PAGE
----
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Dressage riders and eventers alike have been hard at work on this season’s tests, some of which are new, or new to them.

I’m relieved that the Badminton test is without the endless serpentine.

The new 3-star test gives riders time to choose the moment for the flying change between the quarter line and three-quarter line. By reducing the pressure of demanding the movement on the centre line, hopefully we’ll see fewer stressed flying changes.

The new young rider B test is interesting. Riders need to be fully awake to remember that one.

The para IA test raises the question of why judges are accepting still, firm outlines in medium walk. Nowhere is collected walk required and FEI article 403 states: “The athlete maintains a light, soft and steady contact with the mouth, allowing natural movement of the head and neck.” Natural movement is not seen nearly enough.

Open for ideas

When working at home at Talland, we always have our indoor school doors open — both literally and figuratively. On a recent rain-soaked afternoon, I was reminded how valuable it is when professionals can work together. In the school were 5 members of our family, all with various British Horse Society [BHS] qualifications from Stage 2 to fellowship. OK, Abi Lyle and my son Charlie are not quite married, but 5 April is very close.

Jeremy Michaels FBHS was running a BUCS [British Universities and Colleges Sports] match, then there was Jeremy Spring, Irish eventing team silver medallist, plus Irish eventer Gerry Sinnott, who was placed 6th at the Montreal Olympics and now quietly works for us.

Two other BHSIs were there, plus some British Dressage young professional’s award finalists.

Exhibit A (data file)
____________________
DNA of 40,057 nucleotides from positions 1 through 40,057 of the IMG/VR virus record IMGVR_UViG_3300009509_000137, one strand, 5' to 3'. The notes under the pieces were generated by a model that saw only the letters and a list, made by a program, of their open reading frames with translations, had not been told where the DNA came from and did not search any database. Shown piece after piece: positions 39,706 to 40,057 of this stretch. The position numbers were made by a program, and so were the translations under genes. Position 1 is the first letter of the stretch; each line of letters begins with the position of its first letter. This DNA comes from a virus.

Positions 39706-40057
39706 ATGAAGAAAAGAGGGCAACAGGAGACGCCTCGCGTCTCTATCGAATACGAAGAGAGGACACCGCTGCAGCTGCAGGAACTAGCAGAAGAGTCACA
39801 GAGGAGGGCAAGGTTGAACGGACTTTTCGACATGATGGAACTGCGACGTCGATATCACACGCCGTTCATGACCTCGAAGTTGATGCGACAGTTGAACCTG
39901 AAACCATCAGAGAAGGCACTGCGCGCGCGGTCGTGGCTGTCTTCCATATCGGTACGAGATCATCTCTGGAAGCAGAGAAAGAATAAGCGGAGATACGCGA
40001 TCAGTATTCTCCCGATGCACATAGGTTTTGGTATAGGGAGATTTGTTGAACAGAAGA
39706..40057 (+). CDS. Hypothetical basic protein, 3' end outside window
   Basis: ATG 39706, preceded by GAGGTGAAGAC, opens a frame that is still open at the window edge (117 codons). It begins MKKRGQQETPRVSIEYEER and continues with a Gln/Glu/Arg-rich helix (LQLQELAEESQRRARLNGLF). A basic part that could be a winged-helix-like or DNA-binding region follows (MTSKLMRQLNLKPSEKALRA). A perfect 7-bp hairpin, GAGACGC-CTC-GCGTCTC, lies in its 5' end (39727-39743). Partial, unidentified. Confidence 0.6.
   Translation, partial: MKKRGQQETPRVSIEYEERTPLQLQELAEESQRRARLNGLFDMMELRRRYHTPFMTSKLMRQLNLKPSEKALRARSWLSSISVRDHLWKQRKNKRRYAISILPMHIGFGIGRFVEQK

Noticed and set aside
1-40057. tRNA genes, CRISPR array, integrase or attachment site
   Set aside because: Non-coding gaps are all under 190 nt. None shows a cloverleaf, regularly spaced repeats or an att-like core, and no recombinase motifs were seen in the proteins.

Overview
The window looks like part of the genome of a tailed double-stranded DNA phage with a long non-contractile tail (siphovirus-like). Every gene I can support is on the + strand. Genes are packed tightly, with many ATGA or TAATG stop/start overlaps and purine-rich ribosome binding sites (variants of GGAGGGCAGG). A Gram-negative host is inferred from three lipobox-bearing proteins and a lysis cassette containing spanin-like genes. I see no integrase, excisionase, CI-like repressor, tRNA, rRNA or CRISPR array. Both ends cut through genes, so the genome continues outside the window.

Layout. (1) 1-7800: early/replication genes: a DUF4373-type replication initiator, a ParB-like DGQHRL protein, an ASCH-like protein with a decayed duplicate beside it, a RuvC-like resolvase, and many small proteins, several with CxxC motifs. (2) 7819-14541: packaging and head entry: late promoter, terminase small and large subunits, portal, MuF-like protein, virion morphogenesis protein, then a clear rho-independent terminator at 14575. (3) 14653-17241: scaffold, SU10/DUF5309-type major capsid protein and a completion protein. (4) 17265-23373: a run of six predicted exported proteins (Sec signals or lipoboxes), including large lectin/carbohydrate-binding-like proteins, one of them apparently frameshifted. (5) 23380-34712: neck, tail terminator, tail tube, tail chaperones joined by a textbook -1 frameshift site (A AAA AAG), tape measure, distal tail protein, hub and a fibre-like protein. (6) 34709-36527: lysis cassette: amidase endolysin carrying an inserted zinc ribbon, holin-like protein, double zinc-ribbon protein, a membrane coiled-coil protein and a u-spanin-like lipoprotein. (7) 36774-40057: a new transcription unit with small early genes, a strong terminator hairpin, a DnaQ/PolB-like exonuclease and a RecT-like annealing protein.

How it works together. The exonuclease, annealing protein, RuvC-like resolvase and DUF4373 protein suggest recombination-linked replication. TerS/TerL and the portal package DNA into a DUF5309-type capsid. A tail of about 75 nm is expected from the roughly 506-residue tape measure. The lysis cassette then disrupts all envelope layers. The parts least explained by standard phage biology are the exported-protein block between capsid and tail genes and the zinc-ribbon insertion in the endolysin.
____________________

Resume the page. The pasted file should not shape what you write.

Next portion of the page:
Yes, it’s quite a big school, but it was the discussion in all directions — a pooling of ideas and methods — that was so inspiring.

The joy of phonelessness

Arriving in Italy for a 3-day training stint, my phone suddenly became disconnected. At first I felt lost, no, desolate… and my fingers began to twitch with texting withdrawal symptoms. Finally, I gave up and worked — non-stop.

Halfway through the first day, relief and a sense of freedom set in. No phone to check, no emails, messages or Facebook. And I don’t use my phone nearly as much as many.

Too many phones are attached to riders’ ears and fingers. Then, in the evening, the computer takes over. No wonder spoken communication is a dying art, and thank goodness horses don’t have on-board digital devices.

However, technology does appear to be the driving force behind a renaissance in equestrian products. I hear last month’s British Equestrian Trade Association [BETA] trade fair was buzzing, with the highest number of exhibitors since 2008 and record entries in its innovation awards.

I like the sound of the award-winning, battery operated jacket that gently heats at the touch of a button. Marketed by Mobile Warming, it definitely beats global warming.

Lessons from Sochi

With my phoneless free time, I took to watching the Winter Olympics, particularly ice skating. Wow, 15-year-old Yulia Lipnitskaya is outstanding.

Skating’s scoring system appears to be designed to confuse spectators. I was watching with a 4-star judge and we agreed that it won’t be long before our own freestyles follow suit, with 9 judges and the top and bottom scores discarded.

More worryingly, the skating judges seemed to be responsible for hitting their own computer buttons. Now that could be interesting…

In the snowboarding slopestyle, the genuine camaraderie between competitors is a lesson dressage could learn. Or is it just me who ungenerously watches an Olympics praying for a bad piaffe, a runout or a pole down from a rival team?

Flooding victims

My heart goes out to all who are flooded. We’re on a hill, yet have pools of water 100m square on our land — and we’re the lucky ones. We were without power for 24hr last month, but that’s nothing compared with what some are going through.

Pammy’s column was first published in Horse & Hound magazine (6 March, 2014)